Before I come to the event which tipped this whole sequence over the edge, there are a number of loose ends to tie up. They relate to points 3, 7 and 9 from the first post in this series. There’s a Qi Gong workshop, the briefest of conversations, and an acupuncture session. Although decidedly different experiences, they all contribute by confirming and deepening the focus on the body.
The Qi Gong workshop was given by a passionate German guy called Torsten, whose presence and enthusiasm for his subject mirror my own. The theme for the afternoon was letting go, which happened to fit into my yearly commitment to let go and be empty. (Oh, how long ago that seems now!) I felt at home, and was able to focus fully on his words. Everything he said made sense. But instead of letting go of thoughts, feelings, habits or patterns, we let go of the body, We were encouraged to seek the balance inherent in the body, and also to surrender to gravity and Mother Earth.
For decades I have seen gravity as an adversary; its influence on my spine uncomfortable, slowly eroding my strength and spirit. By half time in the workshop, gravity had become my friend. I let go of my shoulders, my elbows, my spine, and allowed my weight to be taken down through my feet, into Mother Earth where it could be grounded, held, and supported. It felt liberating.
It turns out that letting go of the body in this way is not as straightforward as one might think. It requires attention, focus and awareness. And practice. But when you apply those qualities to the body, it takes you out of your mind. A win-win situation, because by seeking to relax your body, your mind relaxes too. Relaxation of the body is vital because we are so used to holding ourselves in tension in so many ways: physically, mentally and emotionally – all of which find expression in the body.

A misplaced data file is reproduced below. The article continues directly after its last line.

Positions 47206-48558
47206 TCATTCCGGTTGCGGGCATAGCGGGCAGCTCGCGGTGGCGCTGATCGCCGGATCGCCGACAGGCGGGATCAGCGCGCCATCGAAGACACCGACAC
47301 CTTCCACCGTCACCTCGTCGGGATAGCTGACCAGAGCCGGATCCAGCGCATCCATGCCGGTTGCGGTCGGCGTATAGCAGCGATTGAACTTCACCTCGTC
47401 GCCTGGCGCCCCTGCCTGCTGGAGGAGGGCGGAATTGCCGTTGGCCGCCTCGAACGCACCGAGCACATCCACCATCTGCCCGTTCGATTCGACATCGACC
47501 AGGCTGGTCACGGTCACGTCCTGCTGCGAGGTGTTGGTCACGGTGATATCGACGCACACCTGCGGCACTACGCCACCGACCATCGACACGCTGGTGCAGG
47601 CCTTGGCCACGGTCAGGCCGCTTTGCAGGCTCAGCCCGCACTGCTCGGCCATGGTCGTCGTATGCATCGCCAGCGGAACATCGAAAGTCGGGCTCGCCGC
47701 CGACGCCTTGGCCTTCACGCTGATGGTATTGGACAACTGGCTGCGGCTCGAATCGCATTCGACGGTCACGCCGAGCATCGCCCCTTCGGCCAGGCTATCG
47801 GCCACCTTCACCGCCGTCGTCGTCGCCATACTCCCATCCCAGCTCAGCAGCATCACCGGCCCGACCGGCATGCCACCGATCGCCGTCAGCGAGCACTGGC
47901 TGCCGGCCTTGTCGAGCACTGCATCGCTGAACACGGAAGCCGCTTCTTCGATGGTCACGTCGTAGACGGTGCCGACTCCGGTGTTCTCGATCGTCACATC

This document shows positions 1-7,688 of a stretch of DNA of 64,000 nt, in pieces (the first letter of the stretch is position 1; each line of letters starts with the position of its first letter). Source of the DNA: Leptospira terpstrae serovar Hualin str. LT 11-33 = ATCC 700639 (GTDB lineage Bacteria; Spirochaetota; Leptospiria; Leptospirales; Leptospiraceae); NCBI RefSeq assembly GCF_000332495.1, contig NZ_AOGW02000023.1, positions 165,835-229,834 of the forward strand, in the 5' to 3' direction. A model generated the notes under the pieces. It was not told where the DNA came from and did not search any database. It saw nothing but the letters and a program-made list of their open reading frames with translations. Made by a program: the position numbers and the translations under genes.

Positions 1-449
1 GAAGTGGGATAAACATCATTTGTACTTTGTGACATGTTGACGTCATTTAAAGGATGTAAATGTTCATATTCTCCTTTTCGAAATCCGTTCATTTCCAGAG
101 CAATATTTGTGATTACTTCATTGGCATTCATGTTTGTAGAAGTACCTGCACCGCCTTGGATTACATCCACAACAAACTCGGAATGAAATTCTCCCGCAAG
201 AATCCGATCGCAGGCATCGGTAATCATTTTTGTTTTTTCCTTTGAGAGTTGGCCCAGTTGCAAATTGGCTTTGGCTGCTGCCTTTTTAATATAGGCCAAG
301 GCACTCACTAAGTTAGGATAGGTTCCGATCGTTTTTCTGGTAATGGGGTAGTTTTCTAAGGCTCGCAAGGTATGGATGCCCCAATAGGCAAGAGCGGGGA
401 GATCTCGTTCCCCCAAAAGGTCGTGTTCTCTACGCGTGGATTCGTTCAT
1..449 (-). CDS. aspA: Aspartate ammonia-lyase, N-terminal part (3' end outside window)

Fast forward two months to a family reunion and a fleeting exchange regarding a self-penned play about family trauma. I was immediately reminded of the blog post, Generational Progress, and the documentary it describes. I recommended both to her, and she immediately suggested I read The Body Keeps The Score by Bessel van der Kolk. With that, the dialogue was over.
I was struck by two things in a conversation which felt like it only lasted a minute. The first was her use of the word trauma. The second was the book recommendation. Both stuck out, sharp-edged, demanding my attention while everything else – the scene, the dialogue, the context – melted away. Even so, the first didn’t seem particularly relevant to me, and the second had an air of polite reciprocation: one recommendation for another. As it turned out, both would become key elements in a significant shift of focus.
Finally, another few weeks later, two days after the tragic news I refer to in the next post, there was the acupuncture appointment. My lower back, the source of so much of my pain and anguish, became the focus again. This time, however, thanks to the bodywork session with my friend, I was able to talk with greater scope about how my back felt. I described it as ‘overly protective and cautious, withdrawn, numb, not wanting to connect, defensive, even almost dead’. As I spoke, it dawned on me that those characteristics relate to me too. ‘That’s me!’, I added, with a combination of surprise and certainty.
There was also a feeling that things will never be the same. As if five decades of silent absorption was finally becoming tangible, and there was no way I could ignore what I was hearing. ‘Listen to me’, my body was whispering patiently. ‘I have much to tell you, and we have much to gain from what I have to say.’